What would be likely to happen if a human entered a cage with a fully grown adult tiger, reared in captivity or not, and started punching it in the face or poking it with a stick? When we were waiting to get the photos taken and standing in front of the massive outdoor fans keeping a breeze blowing down through the tiger resting area, the staff were always nervous around the tigers and were very strict about what the tourists were doing. We had to be led in by hand, had to be careful not to make sudden movements and the tigers got all the attention from the staff. I have pictures of me sitting with the tigers, with *several* concrete bowls of water dotted about. There are trees planted (albeit not giving much shade from the sun) but the tigers themselves didn't seem bothered much at all by anything. They look healthy and fine. No injuries, no stress. Lazy, sleepy tigers a little on the fat side without a care in the world.

In my opinion, after going there and seeing them, the tigers look just fine and happy as could be. After the main area, we walked up the path and found a young boy with a tiger cub near a cage with a bird in. The bird may well have been the one mentioned above. The cub was being petted by other tourists, and was fully relaxed and enjoying chewing on a plastic bottle as its toy. It nibbled on my fingers too and was so trusting of me that had I not been holding onto it carefully it would have rolled off the platform and fallen.

Having lived with animals most of my life (we once had 5 dogs at the same time at one point, a great dane, german shepherd, doberman, 2 chihuahas, a cat, two rabbits, two birds... I'm not kidding) judging from the way these animals acted and lounged about, there was no stress whatsoever in their lives. A mistreated animal, especially one that has seen abuse or neglect, is on edge, fearful of others (especially humans) and can explode into a rage without notice. I'm not an animal psychologist, but I do have a degree in psychology and I've also seen a few documentaries about animal treatment to support the (common sense) idea that mistreated animals are fairly easy to recognize in most cases. I'll say it again, these tigers were never once hit or threatened by any of the staff. They were pushed or pulled into place as you might expect any animal of that size would need to be to control it, but never in a harmful way. Are they drugged? I think one of the tigers was, the one you pay the 1,000 bhat to take your picture with. That's just my opinion though. The tigers being hit, them not having water to drink, simply false. It didn't happen in the 2 hours I was there.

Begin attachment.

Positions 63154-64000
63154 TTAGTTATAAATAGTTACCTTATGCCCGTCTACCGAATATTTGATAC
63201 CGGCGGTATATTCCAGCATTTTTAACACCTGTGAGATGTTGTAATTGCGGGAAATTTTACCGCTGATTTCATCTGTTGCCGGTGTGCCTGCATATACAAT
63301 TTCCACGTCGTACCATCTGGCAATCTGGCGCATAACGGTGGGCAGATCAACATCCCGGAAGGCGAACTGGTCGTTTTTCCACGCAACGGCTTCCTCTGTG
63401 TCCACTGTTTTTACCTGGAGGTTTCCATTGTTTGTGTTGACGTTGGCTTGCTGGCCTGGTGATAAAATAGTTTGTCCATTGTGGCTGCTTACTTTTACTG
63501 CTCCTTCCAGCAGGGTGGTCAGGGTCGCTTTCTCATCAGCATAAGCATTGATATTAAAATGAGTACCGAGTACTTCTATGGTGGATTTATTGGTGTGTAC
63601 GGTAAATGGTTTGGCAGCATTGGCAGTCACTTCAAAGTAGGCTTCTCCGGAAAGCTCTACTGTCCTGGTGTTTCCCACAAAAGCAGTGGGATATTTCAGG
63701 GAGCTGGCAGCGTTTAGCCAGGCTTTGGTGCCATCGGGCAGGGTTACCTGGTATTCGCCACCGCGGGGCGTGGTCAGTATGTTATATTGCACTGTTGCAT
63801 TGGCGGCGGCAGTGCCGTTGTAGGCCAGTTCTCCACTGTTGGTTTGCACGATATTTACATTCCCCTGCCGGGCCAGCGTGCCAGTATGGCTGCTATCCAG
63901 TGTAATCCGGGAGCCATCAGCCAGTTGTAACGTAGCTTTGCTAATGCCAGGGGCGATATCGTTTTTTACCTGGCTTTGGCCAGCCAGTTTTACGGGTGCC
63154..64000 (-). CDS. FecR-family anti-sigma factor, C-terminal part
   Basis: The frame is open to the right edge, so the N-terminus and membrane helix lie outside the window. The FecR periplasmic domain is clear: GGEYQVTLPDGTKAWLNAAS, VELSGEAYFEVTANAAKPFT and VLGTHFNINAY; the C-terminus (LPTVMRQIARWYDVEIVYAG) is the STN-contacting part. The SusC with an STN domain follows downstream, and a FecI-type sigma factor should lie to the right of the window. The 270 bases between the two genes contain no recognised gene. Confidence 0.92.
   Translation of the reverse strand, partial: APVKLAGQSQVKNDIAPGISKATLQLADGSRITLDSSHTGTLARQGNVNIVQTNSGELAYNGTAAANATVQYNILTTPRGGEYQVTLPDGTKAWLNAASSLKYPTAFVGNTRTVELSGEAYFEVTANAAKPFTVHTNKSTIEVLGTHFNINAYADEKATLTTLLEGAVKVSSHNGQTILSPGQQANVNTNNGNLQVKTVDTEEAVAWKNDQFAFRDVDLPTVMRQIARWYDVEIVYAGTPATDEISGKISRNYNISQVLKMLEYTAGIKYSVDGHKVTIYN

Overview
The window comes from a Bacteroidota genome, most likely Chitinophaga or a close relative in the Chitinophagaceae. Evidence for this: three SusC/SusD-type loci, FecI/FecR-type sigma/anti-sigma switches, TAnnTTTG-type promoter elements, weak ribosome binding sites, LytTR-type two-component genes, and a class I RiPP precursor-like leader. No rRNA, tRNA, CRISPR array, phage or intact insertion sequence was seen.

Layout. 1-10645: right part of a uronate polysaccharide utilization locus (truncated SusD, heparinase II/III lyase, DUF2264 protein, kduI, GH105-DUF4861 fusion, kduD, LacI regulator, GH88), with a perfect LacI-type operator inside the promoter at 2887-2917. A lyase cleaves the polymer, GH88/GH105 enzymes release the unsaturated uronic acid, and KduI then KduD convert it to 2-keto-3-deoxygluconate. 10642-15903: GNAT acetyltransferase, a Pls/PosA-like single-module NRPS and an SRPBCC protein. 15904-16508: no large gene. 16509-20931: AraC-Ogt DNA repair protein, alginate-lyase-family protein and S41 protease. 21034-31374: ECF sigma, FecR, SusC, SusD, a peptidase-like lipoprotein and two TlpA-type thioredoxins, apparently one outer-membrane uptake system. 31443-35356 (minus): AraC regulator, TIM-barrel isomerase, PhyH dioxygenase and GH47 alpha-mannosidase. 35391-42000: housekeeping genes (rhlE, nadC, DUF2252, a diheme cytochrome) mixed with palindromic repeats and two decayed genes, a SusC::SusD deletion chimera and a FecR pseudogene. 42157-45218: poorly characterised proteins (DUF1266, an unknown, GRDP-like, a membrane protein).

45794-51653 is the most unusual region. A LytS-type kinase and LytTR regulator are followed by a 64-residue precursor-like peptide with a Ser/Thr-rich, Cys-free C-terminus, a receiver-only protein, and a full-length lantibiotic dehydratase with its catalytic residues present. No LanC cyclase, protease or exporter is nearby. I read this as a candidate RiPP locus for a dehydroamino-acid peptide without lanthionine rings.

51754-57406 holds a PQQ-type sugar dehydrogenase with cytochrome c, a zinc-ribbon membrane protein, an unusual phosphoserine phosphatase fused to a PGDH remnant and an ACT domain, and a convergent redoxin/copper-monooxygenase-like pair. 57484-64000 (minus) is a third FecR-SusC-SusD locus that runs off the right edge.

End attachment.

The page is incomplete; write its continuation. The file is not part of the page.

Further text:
Now 4 days behind the scenes... anything's possible. The fact remains the animals behaved as if they hadn't a thing to worry about in the world. A mistreated animal is not going to act docile and playful with humans. As I said if there were any drugged, only one appeared to be. Could they all be drugged? Possibly. Most certainly the baby cub wasn't, and even a cub would be nervous and afraid if it was physically abused. I'm not sure how long this temple has been doing this, but I heard somewhere 10 years. Thousands of tourists over 10 years and none are *eaten* or mauled? I heard there was only one case in the history of the temple. Try abusing a pack of pit bulls and open a tourist attraction where strangers come and pet them. I think we all know how that ends.

That whole rant above just reminded me of how defensive vegens get when you ask them why they're vegens. Some people always have a chip on their shoulder and like to cause a stir. This is my favourite part:

"Apologies if this sounds harsh, but we like to be hard and to the point. If your aim is to volunteer for an organisation that has a high regard for the welfare of the animals, then we do not recommend the Tiger Temple in Kanchanaburi. If your aim is however to touch/pet wild animals, take your photo with them and generally exploit them for your own personal enjoyment and experience, then please do not consider applying to us as this behaviour is against our principles. For your information, we also have a campaign against wildlife exploitation in tourism, some information is on our website here: "

How nasty is that? Let me be 'hard and to the point'. This cynical, offensive response to a simple *question* tells me a great deal about how narrow minded the views of the author are, and does more to discredit the above claims than help support them. I especially like the 'we', as if to claim his/her opinion holds true across the entire organization he/she is a part of. I wonder if they all have such vitriolic responses to concerned individuals who are thoughtful enough to ask? I smell angry, feminist vegen who's out of valium (not that there's anything wrong with being angry or out of valium).